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Confronting Adolescent Lying and What Parents Might Say

Parents can acknowledge the purposes of teenage lying and then discuss the costs

Carl Pickhardt Ph. D.
Source: Carl Pickhardt Ph. D.

Simply put, at best what parents can expect from their adolescent is this: "Keep your word to us and tell us the truth."

The last blog dealt with broken promises. This blog deals with confronting adolescent lies.

Consider two great awakenings to personal power in relationship to parents that usually come when the child enters adolescence, around ages 9 – 13.


First is understanding that a parent cannot make them or stop them without the young person’s consent. “My parents are not in command of me anymore. They have to convince me to cooperate. My choices are up to me!” Now parents find the adolescent becoming more actively resistant with argument and passively resistant with delay.

And second is awareness that parents have become increasingly ignorant of what is happening in her or his inner and outer life. As their primary informant about what is going on, the teenager understands: “Most of what they know about me is what I choose to tell!” Now parents can find personal information more selectively and unreliably shared.


There is lying by omission: what she or he chooses not to tell. And there is lying by commission: fabricating what is told. In early adolescence, most young people will experiment with both forms of dishonesty.

All lying is to a purpose: for example, to get what is wanted, to get out of what is not wanted, or to get away with the forbidden. In all these ways and others, it is an effort to get freedom for or freedom from, at a more freedom loving age. So during Early Adolescence parents are likely to see an increase in this behavior and to catch the young person at doing it. Generally, first time caught lying to parents is not the first time a lie has been told. She or he has probably taken advantage of their ignorance this way before.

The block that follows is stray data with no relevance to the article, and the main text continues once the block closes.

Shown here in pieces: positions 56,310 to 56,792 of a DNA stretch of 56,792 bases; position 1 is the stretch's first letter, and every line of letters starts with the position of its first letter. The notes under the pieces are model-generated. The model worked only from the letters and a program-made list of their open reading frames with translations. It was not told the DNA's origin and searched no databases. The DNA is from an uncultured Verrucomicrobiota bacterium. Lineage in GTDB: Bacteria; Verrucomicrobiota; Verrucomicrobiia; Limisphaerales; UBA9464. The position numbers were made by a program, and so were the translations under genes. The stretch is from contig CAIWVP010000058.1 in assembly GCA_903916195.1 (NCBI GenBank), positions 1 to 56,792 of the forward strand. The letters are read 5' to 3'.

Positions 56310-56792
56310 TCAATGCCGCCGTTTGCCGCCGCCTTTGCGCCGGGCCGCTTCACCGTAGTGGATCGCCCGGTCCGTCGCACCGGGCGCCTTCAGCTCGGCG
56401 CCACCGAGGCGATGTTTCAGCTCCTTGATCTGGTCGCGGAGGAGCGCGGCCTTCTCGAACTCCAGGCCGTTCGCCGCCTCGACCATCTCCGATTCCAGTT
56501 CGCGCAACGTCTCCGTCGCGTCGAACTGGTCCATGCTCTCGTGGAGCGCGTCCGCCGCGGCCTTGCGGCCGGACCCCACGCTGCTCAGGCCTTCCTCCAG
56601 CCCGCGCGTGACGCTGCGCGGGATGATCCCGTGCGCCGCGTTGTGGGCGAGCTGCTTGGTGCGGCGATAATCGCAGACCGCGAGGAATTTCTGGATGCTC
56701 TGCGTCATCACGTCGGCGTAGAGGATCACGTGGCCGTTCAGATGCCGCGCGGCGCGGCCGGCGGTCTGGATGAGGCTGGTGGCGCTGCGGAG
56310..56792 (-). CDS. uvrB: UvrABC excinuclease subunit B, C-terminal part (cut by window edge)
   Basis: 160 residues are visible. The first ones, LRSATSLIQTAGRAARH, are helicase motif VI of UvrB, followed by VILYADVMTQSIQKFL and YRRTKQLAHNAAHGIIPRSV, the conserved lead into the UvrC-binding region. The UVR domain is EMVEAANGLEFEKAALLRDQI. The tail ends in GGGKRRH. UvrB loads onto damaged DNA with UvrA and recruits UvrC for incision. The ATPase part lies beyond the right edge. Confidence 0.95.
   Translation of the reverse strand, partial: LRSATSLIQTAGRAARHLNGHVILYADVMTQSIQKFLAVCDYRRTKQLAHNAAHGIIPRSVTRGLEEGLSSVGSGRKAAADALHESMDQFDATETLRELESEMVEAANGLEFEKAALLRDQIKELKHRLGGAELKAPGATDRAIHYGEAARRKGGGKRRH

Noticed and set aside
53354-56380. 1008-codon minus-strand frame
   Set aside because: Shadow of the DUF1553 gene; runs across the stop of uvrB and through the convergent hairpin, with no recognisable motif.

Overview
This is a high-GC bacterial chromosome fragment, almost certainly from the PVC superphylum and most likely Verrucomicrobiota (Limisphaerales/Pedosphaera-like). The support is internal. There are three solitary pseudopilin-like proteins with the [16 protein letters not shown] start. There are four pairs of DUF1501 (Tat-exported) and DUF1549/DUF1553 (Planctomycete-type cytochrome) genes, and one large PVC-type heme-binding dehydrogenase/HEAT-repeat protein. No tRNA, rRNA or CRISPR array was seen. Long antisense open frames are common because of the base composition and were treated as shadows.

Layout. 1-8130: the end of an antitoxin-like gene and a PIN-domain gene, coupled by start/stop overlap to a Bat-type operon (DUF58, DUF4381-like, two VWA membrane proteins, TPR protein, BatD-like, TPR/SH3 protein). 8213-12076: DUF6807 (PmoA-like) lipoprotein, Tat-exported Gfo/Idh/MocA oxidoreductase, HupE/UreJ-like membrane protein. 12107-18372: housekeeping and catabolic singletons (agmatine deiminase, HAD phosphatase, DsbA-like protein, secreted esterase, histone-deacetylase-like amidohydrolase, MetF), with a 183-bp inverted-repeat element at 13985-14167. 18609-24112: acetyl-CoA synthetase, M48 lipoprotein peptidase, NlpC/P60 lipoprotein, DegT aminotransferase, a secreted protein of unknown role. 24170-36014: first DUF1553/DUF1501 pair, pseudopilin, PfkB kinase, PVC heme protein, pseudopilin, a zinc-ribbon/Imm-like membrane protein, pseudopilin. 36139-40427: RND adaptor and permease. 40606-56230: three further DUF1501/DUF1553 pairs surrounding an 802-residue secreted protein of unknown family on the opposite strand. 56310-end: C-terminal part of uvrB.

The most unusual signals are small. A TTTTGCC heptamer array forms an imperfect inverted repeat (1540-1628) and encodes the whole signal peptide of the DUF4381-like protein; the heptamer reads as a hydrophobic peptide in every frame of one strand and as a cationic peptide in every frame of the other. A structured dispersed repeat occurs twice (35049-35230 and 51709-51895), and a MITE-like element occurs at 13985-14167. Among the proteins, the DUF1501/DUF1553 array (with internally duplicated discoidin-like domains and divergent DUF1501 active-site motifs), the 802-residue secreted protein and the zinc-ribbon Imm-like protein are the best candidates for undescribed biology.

When a lie is caught, parents should treat it seriously. They can share how it feels to be lied to. “We feel hurt and angry when you don’t tell us the truth!” They can take a value stand against dishonesty, “We believe lying violates your responsibility to keep us adequately and accurately informed, the same responsibility we have to be honest with you.” They can apply some symbolic consequence to work off the offense, “You’ll need to do an extra chore this weekend before doing anything you want to do.” And (hardest of all) they must reinstate their expectation for honest communication. "We expect you to tell us the truth." Most important, parents can take this opportunity to have a conversation about both the temptations and costs of lying.

When parents will openly talk about why lies are told, how they both serve and harm the liar; that they know so much can provide some disincentive for doing it. Particularly important in this discussion is including an appreciation of the courage it can sometimes take to tell them a hard truth. "Thank you for being brave enough to share what you didn't want to tell and what we didn't want to hear."

So, consider some temptations to lie that parents might mention.


Lying to keep people from the truth. "I wasn't involved."

Lying to fool people into believing what isn't so. "I have my parents' permission."

Lying to deny wrongdoing. “I didn’t do it.”

· Lying to exaggerate: “All my friends’ parents are okay with this.”

· Lying to get one’s way. “From now on I’ll remember, so you can let me go!”

· Lying to mislead parents. “At an overnight, I won’t be out after dark.”

· Lying to misinterpret. “I’m just run down from not getting enough sleep.”

· Lying to cover up. “My friends will tell you I wasn’t there.”

· Lying to pretend understanding. “I know all about it; so don’t worry.”

· Lying to create a false impression. “It’s not my fault for looking older!”

· Lying to discredit accusers. “She only said that because she’s jealous.”

· Lying to make a false claim.“This was the first time I ever tried it.”

· Lying to tell what parents want to hear. “I’ve been studying the whole time.”

· Lying to avoid disappointing parents. “I would never let you down.”

· Lying with false promises.“I swear I’ll never do that again!”

· Lying to believe what isn’t so. “It’s not a problem; I can quit any time.”

· Lying to deny that actions are doing harm. “This isn’t hurting anyone.”

· Lying to get out of being blamed.“How was I to know?”

· Lying to shift responsibility. “They made me do it.”

Lying to defame others:"They treat me unfairly."